— Travels in China, Containing Descriptions, Observations, and Comparisons, Made and Collected in the Course of a Short Residence at the Imperial Palace of Yuen-Min-Yuen, and on a Subsequent Journey thr • John Barrow

... perception: the patient's leg might be cut off without his feeling it. In such a case the proper treatment is to take away the heat by plunging the patient into a cold bath. But can there be anything more shocking to the universal belief and prejudices than to put a patient dying of acute rheumatism into ...
— Lippincott's Magazine of Popular Literature and Science, Vol. 15, - No. 86, February, 1875 • Various

... civilization—even if it were possible—he would now return almost as poor as he had quitted it,—to the old squalid life, with its shifts and straits. His whole soul sickened over the recollection. Nothing could compensate for such—nothing. Besides, put nakedly, it amounted to this: His experiences of respectability had been disastrous. They had been such as to draw out all that was latently evil in his nature, and, indeed, to implant within him traits which at one time he could never have suspected himself capable of harbouring. ...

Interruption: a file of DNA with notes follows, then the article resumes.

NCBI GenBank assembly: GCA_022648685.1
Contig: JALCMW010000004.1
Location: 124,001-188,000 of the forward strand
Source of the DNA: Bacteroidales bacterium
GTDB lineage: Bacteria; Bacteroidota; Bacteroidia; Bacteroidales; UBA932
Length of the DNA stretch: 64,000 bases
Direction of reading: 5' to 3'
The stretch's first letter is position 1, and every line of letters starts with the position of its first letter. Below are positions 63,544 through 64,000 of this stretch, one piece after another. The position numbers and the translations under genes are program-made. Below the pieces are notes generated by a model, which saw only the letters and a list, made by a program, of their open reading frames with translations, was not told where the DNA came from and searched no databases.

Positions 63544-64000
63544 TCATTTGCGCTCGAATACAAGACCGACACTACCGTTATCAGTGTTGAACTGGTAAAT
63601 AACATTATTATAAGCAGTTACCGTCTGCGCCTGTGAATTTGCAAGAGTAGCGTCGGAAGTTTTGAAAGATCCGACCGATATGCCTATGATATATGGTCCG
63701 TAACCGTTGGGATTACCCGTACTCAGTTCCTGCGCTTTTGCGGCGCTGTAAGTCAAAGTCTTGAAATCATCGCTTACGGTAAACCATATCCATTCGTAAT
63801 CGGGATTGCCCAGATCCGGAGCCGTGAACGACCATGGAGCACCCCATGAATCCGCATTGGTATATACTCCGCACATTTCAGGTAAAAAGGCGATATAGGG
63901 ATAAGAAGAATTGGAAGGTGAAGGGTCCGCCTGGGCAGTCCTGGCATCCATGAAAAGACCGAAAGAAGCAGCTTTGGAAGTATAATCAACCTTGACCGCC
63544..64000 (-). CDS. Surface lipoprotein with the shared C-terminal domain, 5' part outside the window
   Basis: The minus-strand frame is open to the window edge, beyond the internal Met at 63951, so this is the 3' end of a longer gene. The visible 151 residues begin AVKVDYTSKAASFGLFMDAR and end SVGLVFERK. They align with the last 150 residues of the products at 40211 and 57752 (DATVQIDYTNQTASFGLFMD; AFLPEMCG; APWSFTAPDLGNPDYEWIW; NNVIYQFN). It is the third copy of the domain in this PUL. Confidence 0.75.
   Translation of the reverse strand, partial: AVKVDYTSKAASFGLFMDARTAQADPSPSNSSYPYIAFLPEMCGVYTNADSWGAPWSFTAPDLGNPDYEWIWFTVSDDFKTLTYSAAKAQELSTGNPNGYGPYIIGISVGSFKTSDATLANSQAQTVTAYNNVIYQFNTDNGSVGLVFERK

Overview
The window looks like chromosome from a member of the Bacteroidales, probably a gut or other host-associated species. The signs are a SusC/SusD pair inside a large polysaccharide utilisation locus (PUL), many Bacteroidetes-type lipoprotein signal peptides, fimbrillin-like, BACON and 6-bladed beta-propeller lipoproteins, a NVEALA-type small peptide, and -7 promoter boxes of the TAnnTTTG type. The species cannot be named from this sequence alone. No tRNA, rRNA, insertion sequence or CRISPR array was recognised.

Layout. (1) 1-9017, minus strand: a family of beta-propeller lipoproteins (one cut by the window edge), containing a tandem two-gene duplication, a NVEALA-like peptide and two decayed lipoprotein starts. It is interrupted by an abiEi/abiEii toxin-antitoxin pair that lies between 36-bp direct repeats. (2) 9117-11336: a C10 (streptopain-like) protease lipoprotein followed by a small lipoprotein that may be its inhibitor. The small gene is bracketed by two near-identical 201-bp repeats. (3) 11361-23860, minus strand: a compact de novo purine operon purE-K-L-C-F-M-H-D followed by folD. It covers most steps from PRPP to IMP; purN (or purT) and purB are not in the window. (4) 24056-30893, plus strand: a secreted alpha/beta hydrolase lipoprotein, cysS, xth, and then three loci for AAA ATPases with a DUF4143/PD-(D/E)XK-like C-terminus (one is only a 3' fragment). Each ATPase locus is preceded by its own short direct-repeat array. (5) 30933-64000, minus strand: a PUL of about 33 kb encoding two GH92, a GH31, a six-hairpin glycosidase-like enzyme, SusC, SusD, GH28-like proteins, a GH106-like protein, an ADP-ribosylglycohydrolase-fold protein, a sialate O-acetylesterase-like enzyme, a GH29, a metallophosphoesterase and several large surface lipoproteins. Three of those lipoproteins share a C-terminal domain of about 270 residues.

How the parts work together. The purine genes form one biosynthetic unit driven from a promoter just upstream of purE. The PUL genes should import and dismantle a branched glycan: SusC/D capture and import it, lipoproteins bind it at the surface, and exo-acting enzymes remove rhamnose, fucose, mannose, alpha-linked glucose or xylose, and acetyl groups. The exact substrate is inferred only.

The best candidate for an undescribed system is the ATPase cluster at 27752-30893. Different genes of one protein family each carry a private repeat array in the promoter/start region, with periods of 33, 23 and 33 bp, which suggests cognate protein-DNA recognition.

— The Sign of the Spider • Bertram Mitford

... took them to the stone-workers, who made them glow and bloom again—yellow, red, black, green, white. They were good-natured but careless men, those marble-polishers, and would sometimes lose my precious relics, and when I called for them would say, every day, "Domane—domane," or try to put me off with some substitute—as if a boy could be deceived in such a matter! I once found in the neighborhood of a recent excavation a semi-transparent tourmaline of a cool green hue when held to the light; it had once been set in the ring of some Roman beauty. It had, from long abiding in the earth, ...
— Hawthorne and His Circle • Julian Hawthorne

... enemies; and it would be better that a millstone was hanged about thy neck, and that thou, as so adorned, was cast into the bottom of the sea, than so to do. Christian, a profession according to the gospel is, in these days, a rare thing; seek then after it, put it on, and keep it without spot, and, as becomes thee, white, and clean, and thou shalt ...
— The Works of John Bunyan • John Bunyan

... herein preferred against him, and of offering proof to the same, and every part thereof, and to all and every other article, accusation, or impeachment which shall be exhibited by them, as the case shall require, do demand that the said Andrew Johnson may be put to answer the high crimes and misdemeanors in office herein charged against him, and that such proceedings, examinations, trials, and judgments may be thereupon had and given as may be agreeable ...